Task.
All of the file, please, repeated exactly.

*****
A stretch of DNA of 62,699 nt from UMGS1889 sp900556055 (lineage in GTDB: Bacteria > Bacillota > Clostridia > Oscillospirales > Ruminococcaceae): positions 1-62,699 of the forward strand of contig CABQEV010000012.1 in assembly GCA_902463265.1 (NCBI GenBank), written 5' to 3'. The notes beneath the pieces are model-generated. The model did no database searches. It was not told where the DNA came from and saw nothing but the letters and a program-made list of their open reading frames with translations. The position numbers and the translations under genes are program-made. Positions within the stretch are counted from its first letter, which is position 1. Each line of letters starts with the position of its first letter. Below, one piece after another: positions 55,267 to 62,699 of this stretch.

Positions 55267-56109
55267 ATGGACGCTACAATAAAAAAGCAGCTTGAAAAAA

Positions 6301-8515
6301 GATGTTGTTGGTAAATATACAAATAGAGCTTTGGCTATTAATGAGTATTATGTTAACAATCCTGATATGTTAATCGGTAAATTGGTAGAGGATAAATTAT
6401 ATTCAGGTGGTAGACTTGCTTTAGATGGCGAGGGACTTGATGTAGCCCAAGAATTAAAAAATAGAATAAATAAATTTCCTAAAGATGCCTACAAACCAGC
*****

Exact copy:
A stretch of DNA of 62,699 nt from UMGS1889 sp900556055 (lineage in GTDB: Bacteria > Bacillota > Clostridia > Oscillospirales > Ruminococcaceae): positions 1-62,699 of the forward strand of contig CABQEV010000012.1 in assembly GCA_902463265.1 (NCBI GenBank), written 5' to 3'. The notes beneath the pieces are model-generated. The model did no database searches. It was not told where the DNA came from and saw nothing but the letters and a program-made list of their open reading frames with translations. The position numbers and the translations under genes are program-made. Positions within the stretch are counted from its first letter, which is position 1. Each line of letters starts with the position of its first letter. Below, one piece after another: positions 55,267 to 62,699 of this stretch.

Positions 55267-56109
55267 ATGGACGCTACAATAAAAAAGCAGCTTGAAAAAA

Positions 6301-8515
6301 GATGTTGTTGGTAAATATACAAATAGAGCTTTGGCTATTAATGAGTATTATGTTAACAATCCTGATATGTTAATCGGTAAATTGGTAGAGGATAAATTAT
6401 ATTCAGGTGGTAGACTTGCTTTAGATGGCGAGGGACTTGATGTAGCCCAAGAATTAAAAAATAGAATAAATAAATTTCCTAAAGATGCCTACAAACCAGC